Many cultures have grand celebrations to mark the end of winter, the beginning of spring and the onset of the Lenten season. These events are one last big bash before the 40 days of penitence and fasting. Most familiar to Americans are Mardi Gras, Carnival and Fat Tuesday.
In Russia, this celebration is called Maslenitsa ("butter week") and it runs the entire week prior to Russian Orthodox Lent, the season which precedes Pascha (Easter).
During Maslenitsa, the Orthodox abstain from meat.
During Lent all meat, fish, poultry, eggs, products containing animal fat and dairy products are prohibited. Since Lent is a penitential season in the Church, parties and celebrations are also banned.
Essential to Maslenitsa are blini. They are meatless pancakes made of milk and eggs and eaten with sour cream. These are foods which are coincidentally allowed during Cheese Week on the Church calendar.
Maslenitsa, like many Christian holidays, has pagan roots; in this case, the celebration of the sun. Blini are round and golden, like the sun. While Christianity officially came to Russia in 988, Paganism existed in Russia as early as the second century AD.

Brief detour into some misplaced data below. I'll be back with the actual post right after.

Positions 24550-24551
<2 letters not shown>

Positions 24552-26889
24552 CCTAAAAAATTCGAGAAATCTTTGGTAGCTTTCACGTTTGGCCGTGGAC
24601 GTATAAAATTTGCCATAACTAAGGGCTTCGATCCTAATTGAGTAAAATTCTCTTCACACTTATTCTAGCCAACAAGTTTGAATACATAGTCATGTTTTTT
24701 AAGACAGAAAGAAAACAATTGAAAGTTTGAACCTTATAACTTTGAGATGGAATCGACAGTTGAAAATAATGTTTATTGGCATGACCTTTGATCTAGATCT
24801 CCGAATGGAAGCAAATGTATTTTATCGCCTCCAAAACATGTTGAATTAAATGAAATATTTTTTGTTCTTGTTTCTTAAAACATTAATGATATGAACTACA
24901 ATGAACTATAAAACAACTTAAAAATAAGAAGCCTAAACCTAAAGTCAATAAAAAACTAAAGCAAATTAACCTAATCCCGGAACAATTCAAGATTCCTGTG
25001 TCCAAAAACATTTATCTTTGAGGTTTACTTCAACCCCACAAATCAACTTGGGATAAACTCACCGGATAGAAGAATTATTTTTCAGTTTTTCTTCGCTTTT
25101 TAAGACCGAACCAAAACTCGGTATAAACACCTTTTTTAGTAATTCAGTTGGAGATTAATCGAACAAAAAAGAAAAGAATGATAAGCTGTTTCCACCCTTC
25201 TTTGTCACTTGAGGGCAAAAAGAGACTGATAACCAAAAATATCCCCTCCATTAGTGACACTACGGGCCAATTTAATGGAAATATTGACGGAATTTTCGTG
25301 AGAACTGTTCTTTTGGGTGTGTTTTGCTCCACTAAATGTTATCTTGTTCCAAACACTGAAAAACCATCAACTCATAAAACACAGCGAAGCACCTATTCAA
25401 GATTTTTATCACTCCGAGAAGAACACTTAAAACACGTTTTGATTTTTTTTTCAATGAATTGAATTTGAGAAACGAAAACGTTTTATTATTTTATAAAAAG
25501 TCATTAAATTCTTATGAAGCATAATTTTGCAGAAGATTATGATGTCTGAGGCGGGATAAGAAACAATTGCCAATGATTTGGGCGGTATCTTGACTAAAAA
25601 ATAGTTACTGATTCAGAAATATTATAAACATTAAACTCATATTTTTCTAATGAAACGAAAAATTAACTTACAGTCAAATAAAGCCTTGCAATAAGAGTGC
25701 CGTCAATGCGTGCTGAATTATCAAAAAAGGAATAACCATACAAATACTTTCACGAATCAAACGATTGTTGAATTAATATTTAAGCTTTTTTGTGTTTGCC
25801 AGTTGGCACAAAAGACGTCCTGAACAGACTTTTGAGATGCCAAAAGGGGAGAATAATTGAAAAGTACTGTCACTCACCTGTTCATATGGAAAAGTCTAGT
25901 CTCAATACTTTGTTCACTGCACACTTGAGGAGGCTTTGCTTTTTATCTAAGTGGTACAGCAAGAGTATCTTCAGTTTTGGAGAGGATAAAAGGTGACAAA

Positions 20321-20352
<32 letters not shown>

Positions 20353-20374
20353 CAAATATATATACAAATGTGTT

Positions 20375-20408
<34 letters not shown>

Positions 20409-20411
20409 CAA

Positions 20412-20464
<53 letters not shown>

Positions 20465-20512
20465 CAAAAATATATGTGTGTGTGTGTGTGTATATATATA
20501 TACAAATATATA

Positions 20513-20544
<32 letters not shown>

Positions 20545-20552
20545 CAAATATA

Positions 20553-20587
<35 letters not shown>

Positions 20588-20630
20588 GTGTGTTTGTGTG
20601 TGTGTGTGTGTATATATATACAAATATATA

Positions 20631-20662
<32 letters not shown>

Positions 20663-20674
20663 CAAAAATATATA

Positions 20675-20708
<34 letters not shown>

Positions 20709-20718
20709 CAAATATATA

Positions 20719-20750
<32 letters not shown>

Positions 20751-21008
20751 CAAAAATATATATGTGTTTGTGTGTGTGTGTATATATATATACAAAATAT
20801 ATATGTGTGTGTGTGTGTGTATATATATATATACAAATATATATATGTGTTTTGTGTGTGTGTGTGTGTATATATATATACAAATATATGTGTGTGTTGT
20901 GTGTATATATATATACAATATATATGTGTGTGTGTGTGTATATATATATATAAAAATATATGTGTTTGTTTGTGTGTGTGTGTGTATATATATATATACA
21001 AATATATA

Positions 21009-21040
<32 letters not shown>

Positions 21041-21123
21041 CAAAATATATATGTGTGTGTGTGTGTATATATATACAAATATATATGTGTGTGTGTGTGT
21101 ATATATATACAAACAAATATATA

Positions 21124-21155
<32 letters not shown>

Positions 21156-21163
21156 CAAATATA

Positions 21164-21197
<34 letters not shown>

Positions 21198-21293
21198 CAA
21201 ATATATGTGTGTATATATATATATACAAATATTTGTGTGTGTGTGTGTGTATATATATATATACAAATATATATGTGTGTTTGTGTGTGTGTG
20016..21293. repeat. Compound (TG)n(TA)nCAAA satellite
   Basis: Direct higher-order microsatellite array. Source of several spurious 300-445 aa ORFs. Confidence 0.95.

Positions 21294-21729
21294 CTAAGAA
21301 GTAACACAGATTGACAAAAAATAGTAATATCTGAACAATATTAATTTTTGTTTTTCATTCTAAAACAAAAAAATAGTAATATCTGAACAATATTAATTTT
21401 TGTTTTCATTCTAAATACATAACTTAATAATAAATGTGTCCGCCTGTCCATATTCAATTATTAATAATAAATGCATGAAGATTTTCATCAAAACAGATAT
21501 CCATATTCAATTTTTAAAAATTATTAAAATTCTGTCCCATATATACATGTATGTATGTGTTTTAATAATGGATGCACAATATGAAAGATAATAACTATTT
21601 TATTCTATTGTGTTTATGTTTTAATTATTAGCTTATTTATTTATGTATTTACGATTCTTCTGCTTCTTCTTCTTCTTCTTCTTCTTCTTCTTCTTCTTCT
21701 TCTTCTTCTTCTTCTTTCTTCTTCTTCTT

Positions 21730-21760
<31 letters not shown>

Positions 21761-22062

Maslenitsa was first recorded as such in the 500s AD. The Church knew that it could not completely do away with the pagan holidays and thus would typically align Christian observances with them. Such is the case with Maslenitsa.
Maslenitsa was and is characterized by more than just the eating of mass quantities of blini, however. Each of the days of the celebration feature such things like masquerade parties, visiting friends, sleigh rides and any form of merriment. Often, specific activities were assigned to the days, such as a day to visit one's grandparents.
On the Friday of Maslenitsa, a brightly dressed straw puppet of Lady Maslenitsa would accompany the merry makers as a symbol of the hope of agricultural prosperity to come. Since Maslenitsa leads into Lent, Lady Maslenitsa was burned in a bonfire along with any remaining blini on Sunday evening as Lent began.
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